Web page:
Moreover, they both convey a sense of "digestive regularity." The words MOVE IT reinforce the wording COLON CLEANSE "as well as the result that the goods identified under the marks are intended to achieve."

As to the goods, the record showed that

Opposer's

products are dietary supplements, and that Applicant's goods promote "bowel movement." In short,

Opposer's

laxative is a type of dietary supplement. Thus Applicant's goods encompass those of the COLON CLEANSE registration.

Because the goods overlap, the Board must presume that they travel in the same channels (of trade) to the same classes of consumers.

Slide20

Test- Would you be confused……………

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DYNATECH

in standard character form for "engine exhaust system components, namely, pipes, collectors and mufflers ordered through specialty racing product ordering services."

DYNATEK

for "ignition systems for motor vehicles comprising, ignition coils and fuel injection controllers for motor vehicles; [and] crank sensor ignition triggers for motor vehicles."

Slide21

The Board concluded that confusion is not likely, and allowed the application to be registered.

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Although the cited registration did not contain any limitation as to channels of trade, the Board must focus on "the only relevant trade channel, namely 'specialty racing product ordering services.'"

In light of the declaration of Applicant's CEO, the Board concluded that "the only overlap among customers are the careful, knowledgeable purchasers of applicant's goods."

Given the specific difference in the goods, the "sophisticated decision-making involved in purchasing applicant's specialty racing exhaust components, warrant a finding that there is no likelihood of confusion."

Slide22

Test- Would you be confused……………

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REEF SAFE

for "sun care lotions,"

REEF

for "sun block preparations and sun screen preparations" and REEF OIL & Design for "suntan lotion" [OIL disclaimed]].

Slide23

We find that applicant’s mark REEF SAFE is similar to registrant’s marks REEF and REEF OIL and design in terms of appearance, sound, meaning and commercial impression.

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In comparing the marks, the test is not whether the marks can be distinguished when subjected to a side-by-side comparison, but rather whether the marks are sufficiently similar in terms of their overall commercial impression so that confusion as to the source of the goods

and services offered under the respective marks is likely to result.

 

The marks are similar in appearance, sound, meaning and commercial impression because they share the word “Reef.” In fact, applicant’s mark incorporates registrant’s entire REEF mark, and under similar

circumstances, likelihood of confusion has been found where the entirety of one mark is incorporated within another.

  

The inclusion of the word “Oil” in the registered mark REEF OIL and design does not distinguish registrant’s REEF OIL mark from applicant’s mark REEF SAFE because the word “Oil” is descriptive of the composition of the suntan lotion and has been disclaimed.

Slide24

Trademark Infringement

Urban Home Steading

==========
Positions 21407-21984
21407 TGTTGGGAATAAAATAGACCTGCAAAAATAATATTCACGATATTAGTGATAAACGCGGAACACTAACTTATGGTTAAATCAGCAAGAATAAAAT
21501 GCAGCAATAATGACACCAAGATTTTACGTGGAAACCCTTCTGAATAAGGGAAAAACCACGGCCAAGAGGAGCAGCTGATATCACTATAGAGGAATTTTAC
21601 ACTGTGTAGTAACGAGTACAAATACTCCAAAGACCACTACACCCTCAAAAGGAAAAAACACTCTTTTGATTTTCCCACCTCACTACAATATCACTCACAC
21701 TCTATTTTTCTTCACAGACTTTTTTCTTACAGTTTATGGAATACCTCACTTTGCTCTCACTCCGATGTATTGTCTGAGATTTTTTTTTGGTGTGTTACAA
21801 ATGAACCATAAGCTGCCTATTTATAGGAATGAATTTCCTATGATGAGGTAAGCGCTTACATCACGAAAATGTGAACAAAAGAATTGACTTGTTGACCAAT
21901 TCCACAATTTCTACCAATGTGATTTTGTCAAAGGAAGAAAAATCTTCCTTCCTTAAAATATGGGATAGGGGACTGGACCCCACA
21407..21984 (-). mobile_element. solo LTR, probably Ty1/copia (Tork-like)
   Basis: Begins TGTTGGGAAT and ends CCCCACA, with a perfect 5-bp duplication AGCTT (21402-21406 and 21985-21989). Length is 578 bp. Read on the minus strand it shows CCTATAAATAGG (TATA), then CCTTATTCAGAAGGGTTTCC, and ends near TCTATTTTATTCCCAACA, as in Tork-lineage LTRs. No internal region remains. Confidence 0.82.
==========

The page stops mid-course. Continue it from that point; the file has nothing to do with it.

First Descents v. First Descent and First Ascent

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Slide25

Examples of trademark enforcement- infringement claims

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Word Mark

URBAN HOMESTEADING

Goods and

Services

IC 041.

ducational

services, namely, conducting informal programs in the fields of sustainable living, organic foods and gardening, the environment, and conservation, using on-line activities and interactive exhibits; entertainment services, namely, providing a web site featuring photographic, audio and video featuring sustainable living, organic foods and gardening, the environment, and conservation; on-line journals, namely, blogs featuring sustainable living, organic foods and gardening, the environment and conservation. FIRST USE: 2002

Owner

Dervaes

Institute 631 Cypress Avenue Pasadena California

Slide26

Urban Homesteading

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At the heart of the dispute is the Institute’s complaint to

Facebook

regarding a web site page promoting a book on urban homesteading, which led to

Facebook’s taking down of the page. When the publisher complained, Facebook told them it was a matter to be decided between the Institute and the authors — and the page remained down.

Argument- how did they get to register the name? The defendants maintain that although “the Institute managed to register the term as a trademark (in connection with ‘educational services’ such as blogging)[,] . . . the term ‘urban homesteading’

is commonly understood to refer to a popular movement and related set of practices.

” According to them, “and anyone else — are free to use it in that descriptive sense, and that is exactly what they did.”

Slide27

Urban Homesteading

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The parties points:

Historically, a registration of this kind of mark might have had limited impact, because sensible mark-owners would think twice before bringing legal action and, short of such action, most legal users could ignore any improper threats.

In the Internet context, however, individuals and organizations rely on service providers to help them communicate with the world (YouTube,

Facebook